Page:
And so on. Wise investors know that anything that sounds too good to be true, is. If there appears to be no down- side to an investment… you just haven’t looked hard or deep enough.

BWA Truth #1: Investing always entails trade-offs.

Dubious Idea #2: To reduce your risk, diversify more.

“Diversify!” is an imperative every long-time investor has heard and read hundreds of times. If it’s risky to “put all your eggs in one basket”, then the answer must be to have a lot of baskets. (Along with a lot of eggs.)

And — to a point — diversification is useful. Anyone who had much of their money invested in the stock of Lehman Brothers, or under the management of Bernie Madoff, would have been better off with a more diverse set of securities and managers, for sure.

But more is not always better. It is quite possible to reach a point of diminishing returns to diversity…and then to continue on to the point where added complexity has a negative impact on portfolio management. Peter Lynch, the manager of Fidelity Magellan in its stellar early years, called this “de-worse-ification”.

Consider this real-life example:

Some years ago, an investor came to Beekman Wealth Advisory asking for a second opinion on her portfolio. The assets totaled about $4 million. The portfolio included, among other holdings:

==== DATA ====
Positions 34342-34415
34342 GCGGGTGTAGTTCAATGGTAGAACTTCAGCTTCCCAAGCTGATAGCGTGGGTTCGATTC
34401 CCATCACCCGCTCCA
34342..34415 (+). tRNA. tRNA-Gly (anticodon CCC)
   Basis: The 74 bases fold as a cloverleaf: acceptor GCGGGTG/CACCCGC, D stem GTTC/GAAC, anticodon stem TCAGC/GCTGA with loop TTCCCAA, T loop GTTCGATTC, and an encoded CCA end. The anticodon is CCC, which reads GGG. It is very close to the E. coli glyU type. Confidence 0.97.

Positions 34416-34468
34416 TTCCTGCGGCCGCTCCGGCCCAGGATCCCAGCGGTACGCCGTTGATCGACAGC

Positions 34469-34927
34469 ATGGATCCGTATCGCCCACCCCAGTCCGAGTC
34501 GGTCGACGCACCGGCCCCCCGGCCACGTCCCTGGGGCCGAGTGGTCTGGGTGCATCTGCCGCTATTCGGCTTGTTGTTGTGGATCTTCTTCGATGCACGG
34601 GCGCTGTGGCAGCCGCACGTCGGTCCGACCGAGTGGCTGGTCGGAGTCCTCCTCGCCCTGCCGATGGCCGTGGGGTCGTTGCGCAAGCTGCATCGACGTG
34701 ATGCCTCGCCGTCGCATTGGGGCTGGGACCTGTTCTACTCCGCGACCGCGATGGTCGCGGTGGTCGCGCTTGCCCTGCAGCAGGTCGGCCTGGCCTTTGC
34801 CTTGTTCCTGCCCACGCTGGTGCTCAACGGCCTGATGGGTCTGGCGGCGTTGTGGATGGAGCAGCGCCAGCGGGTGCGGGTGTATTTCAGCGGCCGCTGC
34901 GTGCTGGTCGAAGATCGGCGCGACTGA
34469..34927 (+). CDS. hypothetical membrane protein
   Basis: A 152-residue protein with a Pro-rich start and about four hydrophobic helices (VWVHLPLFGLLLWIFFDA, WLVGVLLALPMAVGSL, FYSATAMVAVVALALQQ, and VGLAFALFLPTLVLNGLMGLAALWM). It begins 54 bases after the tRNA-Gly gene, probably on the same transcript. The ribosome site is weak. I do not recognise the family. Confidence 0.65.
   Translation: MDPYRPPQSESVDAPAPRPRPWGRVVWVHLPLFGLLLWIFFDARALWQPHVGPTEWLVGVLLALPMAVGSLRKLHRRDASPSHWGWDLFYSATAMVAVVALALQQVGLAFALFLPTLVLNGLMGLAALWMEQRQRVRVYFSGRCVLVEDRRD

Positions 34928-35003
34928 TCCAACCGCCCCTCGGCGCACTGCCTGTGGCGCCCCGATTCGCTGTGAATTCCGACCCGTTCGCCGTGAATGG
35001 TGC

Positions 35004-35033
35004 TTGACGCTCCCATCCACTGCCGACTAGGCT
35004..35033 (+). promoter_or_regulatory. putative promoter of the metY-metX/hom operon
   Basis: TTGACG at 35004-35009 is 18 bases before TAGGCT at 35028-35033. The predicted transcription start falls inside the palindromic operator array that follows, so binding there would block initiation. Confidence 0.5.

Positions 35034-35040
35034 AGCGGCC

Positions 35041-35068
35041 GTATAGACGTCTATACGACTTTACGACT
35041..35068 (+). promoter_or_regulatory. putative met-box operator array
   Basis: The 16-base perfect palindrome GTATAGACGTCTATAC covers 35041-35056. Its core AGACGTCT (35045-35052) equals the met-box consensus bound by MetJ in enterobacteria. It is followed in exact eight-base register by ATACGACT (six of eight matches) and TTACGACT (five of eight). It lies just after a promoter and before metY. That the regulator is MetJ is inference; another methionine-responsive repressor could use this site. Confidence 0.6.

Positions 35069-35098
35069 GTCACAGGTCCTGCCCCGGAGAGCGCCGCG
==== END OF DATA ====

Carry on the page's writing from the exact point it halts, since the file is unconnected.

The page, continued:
• 33 mutual funds investing in U.S. equities, including 3 separate S&P 500 index funds;
  • 8 mutual funds investing in non-U.S. equities;
  • 7 mutual funds investing in municipal bonds; and
  • 11 mutual funds investing in taxable bonds.

Unsurprisingly, most of the mutual funds were those sold by the company employing this investor’s financial advisor. A lot of them invested in very similar baskets of securities. Of the 33 U.S. equity mutual funds, 25 focused on large-cap stocks, many of them held in common.

This investor’s extreme diversification did not shield her portfolio from major losses, like those incurred in the fourth quarter of 2008. What it did do was to (1) make it nearly impossible for her to understand what, exactly, she had; (2) raise her tax and accounting bills; and (3) cause her to forfeit the benefit of fee breakpoints4 she would have received by making fewer, but larger, investments.

Wise investors add to their portfolios only those new investments that bring something truly unique and valu- able (for example, an outstanding manager or an unduly cheap asset class)—and then they stop adding.

BWA Truth #2: Diversification is not a panacea. Excessive diversification becomes counterproductive.

Dubious Idea #3: There are many asset classes, and to be properly diversified, you need them all.

This is an idea that is often put forth by sellers of specialized or niche “asset classes”. If you want to market, say, a Japan-only equity fund5, it helps to convince investors that Japanese equities are a separate asset class, to which every properly-diversified investor should allocate money.

In fact, asset classes are broad categories of assets that derive their returns in similar ways, and that can be expected to respond in similar and predictable ways to economic stimuli. There are five basic asset classes:

  1. Stocks (aka Equities) represent ownership of a proportionate share of a business. Stocks derive their returns from dividends, if any, and capital gains or losses (the difference between the price paid for purchase and the price re- ceived on sale).